The trail starts in Le Bourg-d’Oisans and trekkers following the full GR 54 will return to their start point. For the time-poor, a six-day route covers the southern section of the trail, which is widely considered to be the most dramatic. 

The scenery in Écrins is rugged, wild, and exceedingly varied. There’s little flat ground with 14 mountain passes to be crossed and roughly 12,000m of elevation gain. Highlights include waterfalls, mountain lakes, scree and jagged peaks, and even glaciers. Wild camping is permitted, and there are also refuges throughout the route. 

The GR 34 (Coastal Path), Brittany

The iconic Mont-Saint-Michel. Photo: Getty Images

Start: Mont Saint-Michel

Finish: Saint-Nazaire, Loire-Atlantique

Distance: Approx. 2,000 km / approx. 1,250 miles

Time: 3-5 months

Brittany’s salt path, unlike the British equivalent, dips inland at intervals rather than hugging the coast the whole way. The views are no less spectacular, as would be expected of a trail which starts somewhere as iconic as Mont Saint-Michel. Buttercup-coloured gorse contrasts with turquoise waters, long, sandy beaches and rocky cliffs dotted with lighthouses. 

To walk the entire trail you’ll need several months, so many people take on smaller sections at a time. We particularly recommend the Crozon Peninsula for a long weekend (it takes four days, and is approximately 88 kilometres in length). 

Brittany has a mild climate, so this trail is accessible all year round, but rainfall is frequent and good waterproofs are a must. Wild camping is permitted (and there are ample spots to pitch a tent), but the trail is also well-equipped with campsites, gites and B&Bs, and eateries are plentiful and bountiful. After all, it would be a shame to hike through Brittany without sampling the rich gastronomy of cider, galettes and moules marinières!

Juliénas Loop, Beaujolais

Welcome to wine country. Photo: Getty Images

Start/Finish: Juliénas

Distance: 18 km / 11 miles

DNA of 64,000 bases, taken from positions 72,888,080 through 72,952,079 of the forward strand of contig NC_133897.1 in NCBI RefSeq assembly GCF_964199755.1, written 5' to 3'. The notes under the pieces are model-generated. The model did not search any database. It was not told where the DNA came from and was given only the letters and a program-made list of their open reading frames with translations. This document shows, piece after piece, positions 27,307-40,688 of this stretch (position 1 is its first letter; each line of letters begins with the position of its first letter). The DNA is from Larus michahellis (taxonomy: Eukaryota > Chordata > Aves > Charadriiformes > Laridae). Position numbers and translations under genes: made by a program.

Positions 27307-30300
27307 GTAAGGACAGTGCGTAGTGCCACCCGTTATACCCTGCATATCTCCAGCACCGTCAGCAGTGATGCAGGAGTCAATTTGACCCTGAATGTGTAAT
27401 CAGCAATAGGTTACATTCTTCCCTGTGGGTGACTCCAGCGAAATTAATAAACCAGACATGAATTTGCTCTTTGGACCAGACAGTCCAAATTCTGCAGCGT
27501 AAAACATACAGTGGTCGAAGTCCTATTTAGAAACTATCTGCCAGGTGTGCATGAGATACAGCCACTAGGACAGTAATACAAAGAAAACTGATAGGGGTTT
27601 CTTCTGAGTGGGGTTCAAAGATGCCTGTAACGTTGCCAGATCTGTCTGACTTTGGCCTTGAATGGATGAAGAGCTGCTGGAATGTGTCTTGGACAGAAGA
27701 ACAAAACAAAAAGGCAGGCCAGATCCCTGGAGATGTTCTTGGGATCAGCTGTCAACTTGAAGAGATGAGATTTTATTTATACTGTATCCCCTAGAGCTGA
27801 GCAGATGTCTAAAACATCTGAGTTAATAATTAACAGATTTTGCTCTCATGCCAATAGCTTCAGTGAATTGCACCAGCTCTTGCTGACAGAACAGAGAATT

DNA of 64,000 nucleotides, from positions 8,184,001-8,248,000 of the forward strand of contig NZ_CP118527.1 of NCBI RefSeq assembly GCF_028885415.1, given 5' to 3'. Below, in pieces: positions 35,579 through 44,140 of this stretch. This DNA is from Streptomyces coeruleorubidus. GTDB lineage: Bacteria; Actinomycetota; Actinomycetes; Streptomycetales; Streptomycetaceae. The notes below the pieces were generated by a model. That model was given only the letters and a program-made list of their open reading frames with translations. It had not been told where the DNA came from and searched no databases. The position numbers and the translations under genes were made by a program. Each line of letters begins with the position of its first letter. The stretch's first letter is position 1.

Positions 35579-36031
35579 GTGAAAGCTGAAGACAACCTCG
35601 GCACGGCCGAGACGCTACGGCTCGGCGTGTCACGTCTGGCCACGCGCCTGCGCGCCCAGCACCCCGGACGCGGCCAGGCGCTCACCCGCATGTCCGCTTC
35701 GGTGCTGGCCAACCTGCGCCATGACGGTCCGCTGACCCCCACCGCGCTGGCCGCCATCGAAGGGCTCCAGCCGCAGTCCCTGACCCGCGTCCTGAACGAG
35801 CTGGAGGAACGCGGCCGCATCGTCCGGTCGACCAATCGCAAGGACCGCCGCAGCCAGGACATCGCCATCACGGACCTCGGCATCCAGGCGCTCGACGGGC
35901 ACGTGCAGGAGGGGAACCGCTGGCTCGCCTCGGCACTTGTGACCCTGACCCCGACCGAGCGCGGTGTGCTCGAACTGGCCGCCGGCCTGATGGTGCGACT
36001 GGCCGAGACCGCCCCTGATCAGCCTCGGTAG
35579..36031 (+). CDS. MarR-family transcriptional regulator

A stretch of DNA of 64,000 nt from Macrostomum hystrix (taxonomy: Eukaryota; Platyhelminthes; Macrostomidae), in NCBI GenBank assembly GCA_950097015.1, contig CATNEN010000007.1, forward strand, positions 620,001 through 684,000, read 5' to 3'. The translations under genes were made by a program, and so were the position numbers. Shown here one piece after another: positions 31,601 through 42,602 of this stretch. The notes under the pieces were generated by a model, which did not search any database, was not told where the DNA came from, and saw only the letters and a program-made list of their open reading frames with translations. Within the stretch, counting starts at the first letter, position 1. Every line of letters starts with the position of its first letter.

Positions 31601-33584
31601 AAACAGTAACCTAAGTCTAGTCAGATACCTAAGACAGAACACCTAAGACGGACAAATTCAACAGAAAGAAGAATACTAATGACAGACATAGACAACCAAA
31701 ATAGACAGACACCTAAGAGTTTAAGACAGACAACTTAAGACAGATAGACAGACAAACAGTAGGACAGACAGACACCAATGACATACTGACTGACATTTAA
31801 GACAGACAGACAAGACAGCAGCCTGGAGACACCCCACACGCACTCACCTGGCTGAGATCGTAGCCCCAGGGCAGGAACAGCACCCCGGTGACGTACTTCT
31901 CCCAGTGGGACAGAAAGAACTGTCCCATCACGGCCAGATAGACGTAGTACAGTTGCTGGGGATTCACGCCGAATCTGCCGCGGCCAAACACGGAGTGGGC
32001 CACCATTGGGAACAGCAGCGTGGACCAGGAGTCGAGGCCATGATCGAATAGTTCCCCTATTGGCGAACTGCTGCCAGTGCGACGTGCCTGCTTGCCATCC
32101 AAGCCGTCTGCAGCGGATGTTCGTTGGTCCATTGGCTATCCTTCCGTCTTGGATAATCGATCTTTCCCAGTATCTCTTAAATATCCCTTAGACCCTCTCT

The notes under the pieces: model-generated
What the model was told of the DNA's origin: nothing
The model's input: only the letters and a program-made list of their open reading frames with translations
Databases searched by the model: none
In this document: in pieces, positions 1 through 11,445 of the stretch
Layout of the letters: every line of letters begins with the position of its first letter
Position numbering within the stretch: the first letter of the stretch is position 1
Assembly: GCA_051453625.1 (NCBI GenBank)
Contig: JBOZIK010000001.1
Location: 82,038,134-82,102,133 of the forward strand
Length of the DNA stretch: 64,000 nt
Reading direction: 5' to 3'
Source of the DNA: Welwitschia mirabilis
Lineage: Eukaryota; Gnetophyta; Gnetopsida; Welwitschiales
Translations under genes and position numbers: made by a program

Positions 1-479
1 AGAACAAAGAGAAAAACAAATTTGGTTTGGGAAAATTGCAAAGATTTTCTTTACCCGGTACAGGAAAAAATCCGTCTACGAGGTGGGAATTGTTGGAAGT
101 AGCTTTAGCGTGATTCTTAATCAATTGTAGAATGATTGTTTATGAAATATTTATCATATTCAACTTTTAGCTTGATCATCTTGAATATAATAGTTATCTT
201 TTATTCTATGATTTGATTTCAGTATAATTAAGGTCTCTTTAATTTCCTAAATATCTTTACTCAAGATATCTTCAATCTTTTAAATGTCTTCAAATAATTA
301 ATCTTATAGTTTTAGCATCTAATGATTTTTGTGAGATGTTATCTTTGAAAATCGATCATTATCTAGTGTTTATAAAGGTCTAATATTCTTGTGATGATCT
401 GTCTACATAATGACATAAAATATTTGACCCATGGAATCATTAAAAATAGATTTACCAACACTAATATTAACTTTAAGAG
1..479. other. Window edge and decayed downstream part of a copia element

Time: 4-5 hours

If leisurely pottering from vineyard to vineyard is more your scene, look no further than the Juliénas Loop; a half-day hike which combines two of life’s great pleasures – walking and wine. 

Beaujolais is largely characterised by undulating hills, so whilst the ascents and descents are rarely too taxing, you’ll gain more elevation than you’d expect. That being said, the gentle paths mean that it’s perfectly possible to stop at the numerous vineyards and wine cellars en route to taste the finest crus of the Beaujolais region. 

This trail is particularly spectacular in autumn when the leaves are turning red and the wine harvest is in full swing. 

Crêt de la Neige and Reculet, Jura Regional Park

Jura Regional Park is often described as France’s last true wilderness. Photo: Getty Images

Start/Finish: Lélex

Distance: 20 km / 12 miles 

Time: 5-7 hours 

Jura Regional Park is often described as France’s last true wilderness, and whilst the mountain peaks are lower than in neighbouring alpine parks, it’s a fantastic spot for hiking away from the crowds, without compromising on views. 

“Jura Regional Park is often described as France’s last true wilderness”

Park at Lélex, a small mountain town and winter ski resort, and take the trail which climbs steadily for a couple of hours to reach the Crêt de la Neige (Snowy Summit). It’s the highest peak in the Jura Massif. True to its name, it’s often snow-covered by mid-autumn. From here the trail follows the ridge to Reculet (clearly visible on the horizon and marked with a large, wooden cross), with panoramic views over Geneva and the Swiss Alps the whole way. The descent is a knee-jerker, stony and very steep. 

Jura is known for having some of the best cheese in France, so we recommend bringing fuel for the climb in the form of Morbier and Comté.